1) You are protected from wind-chill. Cold air moving past you pulls heat from the body because it maintains a steep thermal gradient. In the snow cave the air moves relatively little and hence you are warmer.

2) The white surface reflects heat back at you. Snow is white because it is reflecting all wavelengths of light; this includes infrared, which is why snow doesn't necessarily melt on a hot sunny day in the mountains.

3) If you sleep under the stars the atmosphere is effectively transparent to infrared wavelengths, so you lose heat by radiative cooling to a dark cold sky. In your snow cave you cannot see the sky (because of the reflective roof above you (see 2)) and hence the gradient is much lower and you remain warmer.

Chris
 

Offline Karen W.

  • Naked Science Forum GOD!
  • *******
  • Posts: 31653
  • Thanked: 5 times
  • "come fly with me"
    • View Profile
Do igloos melt?
« Reply #12 on: 01/04/2007 17:23:37 »
That really is interesting. I understand the white snow reflecting the heat back to you..I think. So a regular cave could offer you the protection from the wind chill factor.So would it still be colder then a snow cave. or would it be warmer.. just curious! Confused maybe..
 

Offline BillJx

  • Full Member
  • ***
  • Posts: 54
    • View Profile
Do igloos melt?
« Reply #13 on: 04/04/2007 08:28:36 »
That really is interesting. I understand the white snow reflecting the heat back to you..I think. So a regular cave could offer you the protection from the wind chill factor.So would it still be colder then a snow cave. or would it be warmer.. just curious! Confused maybe..
A stone cave would be far colder.  So would a car.
 

Offline Karen W.

  • Naked Science Forum GOD!
  • *******
  • Posts: 31653
  • Thanked: 5 times
  • "come fly with me"
    • View Profile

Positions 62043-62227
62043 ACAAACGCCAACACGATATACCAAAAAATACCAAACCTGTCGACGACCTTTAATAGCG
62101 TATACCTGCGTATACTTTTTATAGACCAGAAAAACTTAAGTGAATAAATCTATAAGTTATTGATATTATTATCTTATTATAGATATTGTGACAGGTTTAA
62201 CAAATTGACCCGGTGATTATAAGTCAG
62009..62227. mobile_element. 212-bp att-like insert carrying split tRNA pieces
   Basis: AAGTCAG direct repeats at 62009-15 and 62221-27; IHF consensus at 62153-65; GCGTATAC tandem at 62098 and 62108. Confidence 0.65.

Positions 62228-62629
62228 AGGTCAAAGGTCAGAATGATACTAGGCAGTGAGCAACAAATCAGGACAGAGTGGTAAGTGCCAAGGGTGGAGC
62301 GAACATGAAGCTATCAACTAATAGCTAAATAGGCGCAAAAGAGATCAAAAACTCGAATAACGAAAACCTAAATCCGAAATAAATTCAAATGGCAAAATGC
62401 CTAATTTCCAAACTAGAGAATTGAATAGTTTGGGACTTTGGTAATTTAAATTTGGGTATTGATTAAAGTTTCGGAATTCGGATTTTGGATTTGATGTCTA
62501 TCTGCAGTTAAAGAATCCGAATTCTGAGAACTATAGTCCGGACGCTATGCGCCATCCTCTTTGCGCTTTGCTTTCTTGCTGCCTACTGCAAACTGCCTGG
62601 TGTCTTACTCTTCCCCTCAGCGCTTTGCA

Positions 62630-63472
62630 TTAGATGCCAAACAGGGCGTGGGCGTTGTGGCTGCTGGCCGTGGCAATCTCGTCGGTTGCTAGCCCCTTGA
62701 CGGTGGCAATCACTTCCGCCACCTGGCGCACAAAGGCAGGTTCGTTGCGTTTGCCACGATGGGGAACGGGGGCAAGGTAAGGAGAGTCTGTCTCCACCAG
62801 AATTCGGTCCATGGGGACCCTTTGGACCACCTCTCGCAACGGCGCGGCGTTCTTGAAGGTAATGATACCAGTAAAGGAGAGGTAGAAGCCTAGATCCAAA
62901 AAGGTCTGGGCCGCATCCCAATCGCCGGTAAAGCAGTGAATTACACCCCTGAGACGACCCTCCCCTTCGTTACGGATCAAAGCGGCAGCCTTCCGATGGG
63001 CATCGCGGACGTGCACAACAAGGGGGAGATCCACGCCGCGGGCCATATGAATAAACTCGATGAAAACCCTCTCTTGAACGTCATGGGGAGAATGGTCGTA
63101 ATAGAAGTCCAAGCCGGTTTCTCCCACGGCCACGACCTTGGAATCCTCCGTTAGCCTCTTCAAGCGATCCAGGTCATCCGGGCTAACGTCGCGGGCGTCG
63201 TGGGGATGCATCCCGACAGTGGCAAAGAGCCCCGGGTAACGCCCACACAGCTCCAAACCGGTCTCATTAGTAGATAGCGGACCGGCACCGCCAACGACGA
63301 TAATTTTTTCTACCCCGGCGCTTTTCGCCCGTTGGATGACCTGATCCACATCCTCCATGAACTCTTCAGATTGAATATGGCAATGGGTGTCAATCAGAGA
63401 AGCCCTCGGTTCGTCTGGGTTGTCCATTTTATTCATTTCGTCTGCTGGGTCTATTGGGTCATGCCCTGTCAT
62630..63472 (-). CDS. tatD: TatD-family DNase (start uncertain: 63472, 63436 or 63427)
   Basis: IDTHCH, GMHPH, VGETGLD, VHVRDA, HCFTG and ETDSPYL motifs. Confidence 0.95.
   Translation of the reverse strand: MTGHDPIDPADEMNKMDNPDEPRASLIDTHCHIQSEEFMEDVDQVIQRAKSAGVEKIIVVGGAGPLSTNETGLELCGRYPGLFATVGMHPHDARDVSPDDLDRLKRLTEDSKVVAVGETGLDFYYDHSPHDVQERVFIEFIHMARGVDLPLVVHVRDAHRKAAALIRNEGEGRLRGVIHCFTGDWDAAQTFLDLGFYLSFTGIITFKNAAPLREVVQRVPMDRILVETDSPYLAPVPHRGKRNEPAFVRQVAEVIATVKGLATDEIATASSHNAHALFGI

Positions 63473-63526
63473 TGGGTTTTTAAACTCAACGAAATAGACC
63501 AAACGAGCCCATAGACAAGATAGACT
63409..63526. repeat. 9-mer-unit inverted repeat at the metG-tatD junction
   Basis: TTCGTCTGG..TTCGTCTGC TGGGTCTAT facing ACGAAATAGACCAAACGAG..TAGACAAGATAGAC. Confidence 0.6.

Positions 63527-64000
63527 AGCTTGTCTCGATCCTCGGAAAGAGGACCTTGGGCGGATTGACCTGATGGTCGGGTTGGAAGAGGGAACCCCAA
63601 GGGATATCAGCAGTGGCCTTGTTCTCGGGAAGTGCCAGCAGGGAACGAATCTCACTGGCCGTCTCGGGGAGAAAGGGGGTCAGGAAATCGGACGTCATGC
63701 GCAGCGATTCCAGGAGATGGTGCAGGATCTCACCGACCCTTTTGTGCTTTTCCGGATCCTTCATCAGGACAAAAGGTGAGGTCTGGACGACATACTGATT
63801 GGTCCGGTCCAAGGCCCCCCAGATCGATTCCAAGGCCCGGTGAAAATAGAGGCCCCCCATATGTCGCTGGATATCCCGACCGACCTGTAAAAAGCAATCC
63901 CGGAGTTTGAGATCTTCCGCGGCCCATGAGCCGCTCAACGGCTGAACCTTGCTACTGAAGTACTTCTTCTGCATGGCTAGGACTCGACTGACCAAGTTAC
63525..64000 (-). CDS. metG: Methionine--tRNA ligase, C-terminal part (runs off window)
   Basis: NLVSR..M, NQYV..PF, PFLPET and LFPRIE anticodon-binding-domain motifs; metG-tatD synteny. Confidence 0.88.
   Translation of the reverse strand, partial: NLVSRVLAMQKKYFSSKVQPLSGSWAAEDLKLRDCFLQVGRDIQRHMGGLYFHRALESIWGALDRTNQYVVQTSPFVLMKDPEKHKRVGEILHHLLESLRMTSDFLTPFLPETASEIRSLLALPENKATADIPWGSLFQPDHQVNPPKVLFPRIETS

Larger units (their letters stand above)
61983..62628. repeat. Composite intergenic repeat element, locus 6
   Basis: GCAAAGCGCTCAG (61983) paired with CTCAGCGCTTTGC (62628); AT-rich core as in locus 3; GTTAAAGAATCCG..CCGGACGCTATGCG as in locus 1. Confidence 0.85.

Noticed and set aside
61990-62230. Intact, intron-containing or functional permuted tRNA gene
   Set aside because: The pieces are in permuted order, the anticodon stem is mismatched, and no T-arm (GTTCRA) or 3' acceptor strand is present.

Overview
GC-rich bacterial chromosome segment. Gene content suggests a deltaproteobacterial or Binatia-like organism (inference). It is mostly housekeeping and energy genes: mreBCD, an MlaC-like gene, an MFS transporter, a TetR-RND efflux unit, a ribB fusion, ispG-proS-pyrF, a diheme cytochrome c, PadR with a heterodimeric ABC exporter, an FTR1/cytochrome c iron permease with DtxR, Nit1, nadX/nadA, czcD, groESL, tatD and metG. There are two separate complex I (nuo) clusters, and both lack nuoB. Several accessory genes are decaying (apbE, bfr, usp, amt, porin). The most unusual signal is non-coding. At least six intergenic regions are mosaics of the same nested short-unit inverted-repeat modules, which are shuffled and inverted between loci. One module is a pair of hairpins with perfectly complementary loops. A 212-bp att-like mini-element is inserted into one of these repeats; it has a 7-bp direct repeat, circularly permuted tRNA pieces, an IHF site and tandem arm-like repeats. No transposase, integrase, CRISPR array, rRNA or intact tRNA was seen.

Do igloos melt?
« Reply #14 on: 05/04/2007 02:56:36 »
WHY?
 

Offline L_D

  • Jr. Member
  • **
  • Posts: 41
    • View Profile
Do igloos melt?
« Reply #15 on: 07/04/2007 11:25:38 »
Hi Karen,

I don't know which would be colder or why, but you seem to think of a snow cave as a cold and foreboding place (for obvious reasons).

The snow cave I built was probrably the most peaceful place I have ever been. In the daylight hours the walls were a beautiful, faint, pale blue colour. There was a silence and a stillness like I have never experienced before or since, and you feel completely protected and insulated from the harsh outside world.

So as long as you're insulated from the snow with clothing and matting, rather than exposing you to the cold, it protects you from the cold.

I know this isn't a scientific answer to your question, but I hope it helps you think of a snowcave or igloo in a different light. Hopefully someone can give a more specific answer.
 

Offline Karen W.

  • Naked Science Forum GOD!
  • *******
  • Posts: 31653
  • Thanked: 5 times
  • "come fly with me"
    • View Profile
Do igloos melt?
« Reply #16 on: 07/04/2007 14:46:04 »
It sound very interesting really. I remembr once s a child my mother tkingus to see the snow on a local Hill called Kneeland. This is a place that often gets snow ner by. This year there happened to be a lot of snow. So we went with sleds and lots of warm clothes. My brother spent several hours that day tryig to make a make shift iggloo he was about 11 years old. he and his friend worked hard on it and actually for a make shift igloo, the did all right. I was probably about s years old. I do not recall the inside as much as I recall crawling into the opening of the thing. I cannot remember how cold as I had mittens, ( Layers of socks) on my hands with plastic bags, bread bags over them as my mom could not afford mittens for all of us. we had a box full of mismatched socks and plastic bread bags in the trunk of me grandmas 55 chevy! LOL I do remember sitting insid but only wondering if it was going to fall on my head and freeze me too death. I hated being cold and I still do.. LOL Although I hate being hot too!! LOL
Your cave sounds like it was very nice.Was this a purposeful adventure that you took, or was there an accident that forced you to build this cave?
 It sounds very interesting. You could count on your hans the number of times I have been to see snow, On one hand the times I have seen a lot of sow.. and my idea of a lot of snow was onlt between a foot and foot and 1/2 ft deep! not much snow and I was 6 and I am unsure of the proportions that far back.. a childs mind sometimes distorts size a bit! LOL Once as an adult I have passed through a place in Oregon that was a sky resort during a huge snow storm and it was absolutely beautiful... I had never seen anything like it in my life. Very heavy snow fall, I couldn't see in front of the car.. we had to roll windows down open door ant try to see the road where the snow plow had been. It was really beautiful. I can imagine the serinity of it for sure!
 

The Naked Scientists Forum

Do igloos melt?
« Reply #16 on: 07/04/2007 14:46:04 »

 

SMF 2.0.10 | SMF © 2015, Simple Machines
SMFAds for Free Forums